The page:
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IBM's supercomputer Watson finds new home in Manhattan's Silicon Alley

Office Buildings

IBM's supercomputer Watson finds new home in Manhattan's Silicon Alley

The new headquarters for the former Jeopardy champ was conceived as a showcase for Watson’s capabilities, and as an inspirational workspace for Millennials and idea generators of all ages.


By The Switzer Group | April 1, 2015
Super computer Watson finds new home in Manhattan's Silicon Alley

IBM Watson immersion room and interactive video wall. Image: The Switzer Group

IBM Watson is heralding in the next technology revolution from its new 150,000-sf headquarters in Manhattan’s Silicon Alley, designed by interior architect The Switzer Group.

Transforming floors four through seven of Fumihiko Maki’s glass-and-steel structure at 51 Astor Place, Switzer Group created an incubator for new applications of IBM’s breakthrough cognitive computing technology, and a design studio for next-generation programs, software, and apps.

The dedicated IBM Watson headquarters was conceived as a showcase for Watson’s capabilities, and as an inspirational workspace for Millennials and idea generators of all ages. Functionally and stylistically, the facility represents a departure for Switzer Group’s work with IBM, which dates back 40 years to the design firm’s opening in 1975—the same year IBM launched its first portable computer, weighing in at 50 lbs. 

To represent Watson’s capabilities, the Building Team designed a total sensory experience on the office’s fifth floor. Architectural fins that change color with the voice of Watson surround the circumference of an immersion room, where clients can interact directly with the technology. 

“Our primary goal at 51 Astor Place was to create a spirit of excitement, openness, and collaboration in order to move IBM’s business forward and help introduce Watson to developers and industry,” says Lou Switzer, CEO of the Switzer Group. “The new building’s core and shell, with floor to ceiling windows, high slab to slab height, column-less upper floors, and 360 degree light, served this objective well.”

The Switzer Group set the tone with a clean, timeless look for the interiors, combining terrazzo and textured metallic Laminam materials in the elevator banks, and lots of glass, acoustical wood with walnut veneers, European-inspired furnishings and LED lighting throughout. The fourth floor design studio is a totally flexible, open floor plan, divisible by hanging panels that double as marker boards.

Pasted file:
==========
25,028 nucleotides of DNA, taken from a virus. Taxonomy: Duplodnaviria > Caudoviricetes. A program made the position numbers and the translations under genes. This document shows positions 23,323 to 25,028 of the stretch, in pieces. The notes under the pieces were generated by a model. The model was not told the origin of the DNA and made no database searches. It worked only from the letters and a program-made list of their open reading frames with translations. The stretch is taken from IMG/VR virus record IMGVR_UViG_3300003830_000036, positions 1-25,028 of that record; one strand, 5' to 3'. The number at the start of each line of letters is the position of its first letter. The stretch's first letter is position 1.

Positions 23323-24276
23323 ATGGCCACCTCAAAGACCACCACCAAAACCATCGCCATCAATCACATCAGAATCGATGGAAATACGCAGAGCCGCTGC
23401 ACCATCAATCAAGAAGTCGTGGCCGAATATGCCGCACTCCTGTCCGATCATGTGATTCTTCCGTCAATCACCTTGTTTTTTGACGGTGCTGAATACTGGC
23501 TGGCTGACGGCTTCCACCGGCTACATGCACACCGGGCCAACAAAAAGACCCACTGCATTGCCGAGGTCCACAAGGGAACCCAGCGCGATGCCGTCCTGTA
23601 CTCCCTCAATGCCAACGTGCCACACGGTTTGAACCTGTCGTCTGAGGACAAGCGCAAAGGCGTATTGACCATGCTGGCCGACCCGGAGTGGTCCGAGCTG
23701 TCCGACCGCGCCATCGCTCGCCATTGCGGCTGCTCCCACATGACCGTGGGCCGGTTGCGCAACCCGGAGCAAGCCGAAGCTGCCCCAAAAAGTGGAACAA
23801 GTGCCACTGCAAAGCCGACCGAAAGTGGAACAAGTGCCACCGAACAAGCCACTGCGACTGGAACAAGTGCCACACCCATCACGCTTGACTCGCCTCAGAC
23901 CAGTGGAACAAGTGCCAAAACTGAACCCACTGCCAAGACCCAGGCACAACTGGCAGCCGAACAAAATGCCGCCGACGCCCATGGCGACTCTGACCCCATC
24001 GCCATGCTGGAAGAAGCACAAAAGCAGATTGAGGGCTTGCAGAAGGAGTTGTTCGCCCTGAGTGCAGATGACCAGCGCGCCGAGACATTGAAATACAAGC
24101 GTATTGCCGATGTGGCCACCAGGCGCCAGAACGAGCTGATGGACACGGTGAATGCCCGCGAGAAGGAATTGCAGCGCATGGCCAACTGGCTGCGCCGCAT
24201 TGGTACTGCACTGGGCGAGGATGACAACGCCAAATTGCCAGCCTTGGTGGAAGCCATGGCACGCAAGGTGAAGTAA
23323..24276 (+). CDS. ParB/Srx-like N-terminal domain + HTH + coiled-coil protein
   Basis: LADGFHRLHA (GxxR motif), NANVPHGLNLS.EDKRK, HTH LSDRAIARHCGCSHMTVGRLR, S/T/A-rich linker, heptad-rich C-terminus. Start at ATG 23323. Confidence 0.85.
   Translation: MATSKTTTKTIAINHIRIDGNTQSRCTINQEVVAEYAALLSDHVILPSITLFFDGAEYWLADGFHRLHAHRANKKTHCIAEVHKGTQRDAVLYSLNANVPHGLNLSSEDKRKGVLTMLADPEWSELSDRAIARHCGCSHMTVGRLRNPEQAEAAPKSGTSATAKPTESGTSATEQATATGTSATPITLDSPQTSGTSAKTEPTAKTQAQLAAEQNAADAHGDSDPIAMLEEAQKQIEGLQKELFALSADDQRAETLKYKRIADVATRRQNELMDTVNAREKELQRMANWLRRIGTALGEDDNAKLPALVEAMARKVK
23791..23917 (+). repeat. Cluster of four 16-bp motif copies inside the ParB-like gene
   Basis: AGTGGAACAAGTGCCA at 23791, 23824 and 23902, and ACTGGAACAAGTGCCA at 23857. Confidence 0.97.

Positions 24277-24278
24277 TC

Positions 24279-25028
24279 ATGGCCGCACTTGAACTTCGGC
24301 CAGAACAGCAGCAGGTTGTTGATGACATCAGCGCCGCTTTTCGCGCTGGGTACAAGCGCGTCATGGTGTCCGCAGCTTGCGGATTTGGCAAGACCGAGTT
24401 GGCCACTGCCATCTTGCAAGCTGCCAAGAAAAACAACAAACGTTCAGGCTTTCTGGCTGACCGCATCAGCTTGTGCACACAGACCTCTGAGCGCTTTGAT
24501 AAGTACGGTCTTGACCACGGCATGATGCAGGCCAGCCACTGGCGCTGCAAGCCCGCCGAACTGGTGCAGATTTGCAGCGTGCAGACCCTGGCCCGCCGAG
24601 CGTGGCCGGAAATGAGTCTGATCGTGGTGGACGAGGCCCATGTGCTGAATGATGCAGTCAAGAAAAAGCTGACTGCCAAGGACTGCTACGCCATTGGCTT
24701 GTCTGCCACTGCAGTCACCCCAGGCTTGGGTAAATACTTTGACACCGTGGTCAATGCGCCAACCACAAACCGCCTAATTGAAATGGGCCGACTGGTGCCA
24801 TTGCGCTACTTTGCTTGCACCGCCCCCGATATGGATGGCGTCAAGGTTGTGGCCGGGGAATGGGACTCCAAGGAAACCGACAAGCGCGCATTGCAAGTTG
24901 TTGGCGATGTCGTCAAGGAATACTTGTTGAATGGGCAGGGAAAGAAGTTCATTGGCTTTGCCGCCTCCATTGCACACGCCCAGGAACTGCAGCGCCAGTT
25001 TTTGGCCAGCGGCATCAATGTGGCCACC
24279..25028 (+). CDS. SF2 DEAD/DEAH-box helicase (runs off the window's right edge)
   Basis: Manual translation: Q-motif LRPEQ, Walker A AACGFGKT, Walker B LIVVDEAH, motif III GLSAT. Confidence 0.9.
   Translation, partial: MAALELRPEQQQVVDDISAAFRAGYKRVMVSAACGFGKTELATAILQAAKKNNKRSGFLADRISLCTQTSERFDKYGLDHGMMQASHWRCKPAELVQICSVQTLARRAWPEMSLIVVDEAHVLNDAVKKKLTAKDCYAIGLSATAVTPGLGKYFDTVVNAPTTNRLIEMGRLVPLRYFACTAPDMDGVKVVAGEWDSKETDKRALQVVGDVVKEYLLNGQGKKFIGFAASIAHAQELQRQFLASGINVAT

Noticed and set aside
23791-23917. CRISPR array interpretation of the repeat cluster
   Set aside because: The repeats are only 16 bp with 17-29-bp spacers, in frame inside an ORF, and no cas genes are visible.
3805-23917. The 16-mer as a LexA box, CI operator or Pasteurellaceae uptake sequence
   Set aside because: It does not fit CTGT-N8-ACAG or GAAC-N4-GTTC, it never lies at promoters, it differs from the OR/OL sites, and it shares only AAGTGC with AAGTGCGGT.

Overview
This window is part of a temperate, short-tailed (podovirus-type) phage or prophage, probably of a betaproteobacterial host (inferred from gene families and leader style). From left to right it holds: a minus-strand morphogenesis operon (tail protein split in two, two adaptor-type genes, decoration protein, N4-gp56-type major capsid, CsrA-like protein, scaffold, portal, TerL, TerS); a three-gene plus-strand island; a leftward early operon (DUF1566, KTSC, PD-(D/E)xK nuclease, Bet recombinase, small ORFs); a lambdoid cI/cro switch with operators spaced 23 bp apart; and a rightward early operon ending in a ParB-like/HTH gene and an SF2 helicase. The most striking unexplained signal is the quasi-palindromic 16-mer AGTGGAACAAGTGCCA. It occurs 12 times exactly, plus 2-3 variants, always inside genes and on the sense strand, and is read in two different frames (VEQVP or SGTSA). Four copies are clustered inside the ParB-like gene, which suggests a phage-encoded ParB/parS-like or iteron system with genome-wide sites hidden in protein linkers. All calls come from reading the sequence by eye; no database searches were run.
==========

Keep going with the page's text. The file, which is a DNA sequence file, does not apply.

Desks with all white surfaces are moveable and can be raised and lowered for standing or sitting. To counterpoint the wide open spaces, seating areas and niches for small group gatherings, and glass enclosed “phone booths” for increased privacy, are strategically situated. 

“The design approach was to create a blank canvas from which IBM could operate in an ever-changing environment, one that is fluid and expansive rather than static and fixed,” says Switzer Group Creative Director Luc Massaux.

 

Image: The Switzer Group

 

The Watson experience

As demonstrated in its 2011 winning debut against top players on the game show Jeopardy, IBM’s Watson processes information more like a human than a traditional computer. The system understands natural language, develops evidence-based hypotheses, and “gets smarter” as it receives and integrates feedback.

To represent Watson’s capabilities, IBM and The Switzer Group, along with Cosentini MEP engineers and AV Services, designed a total sensory experience on the office’s fifth floor. Architectural fins that change color with the voice of Watson surround the circumference of an immersion room, where clients can interact directly with the technology. A 40 ft video wall equipped with Oblong Industries’ futuristic Mezzanine system allows visitors to move data from one screen to another with a wave of their hand.

“The real challenge was finding the best way to integrate the audiovisual and technology with the aesthetic," says Switzer Group Executive Principal Beth Holechek. "Everything had to be planned to extreme tolerances. Sensors had strict placement requirements, with a precise amount of a light, air and space needed for the system to function properly.”

Completed on an ultra-fast track in October of 2014, IBM plans to roll out Switzer’s interior design approach for IBM Watson worldwide, with work currently underway for facilities in Texas and North Carolina.

 

 Image: The Switzer Group

 

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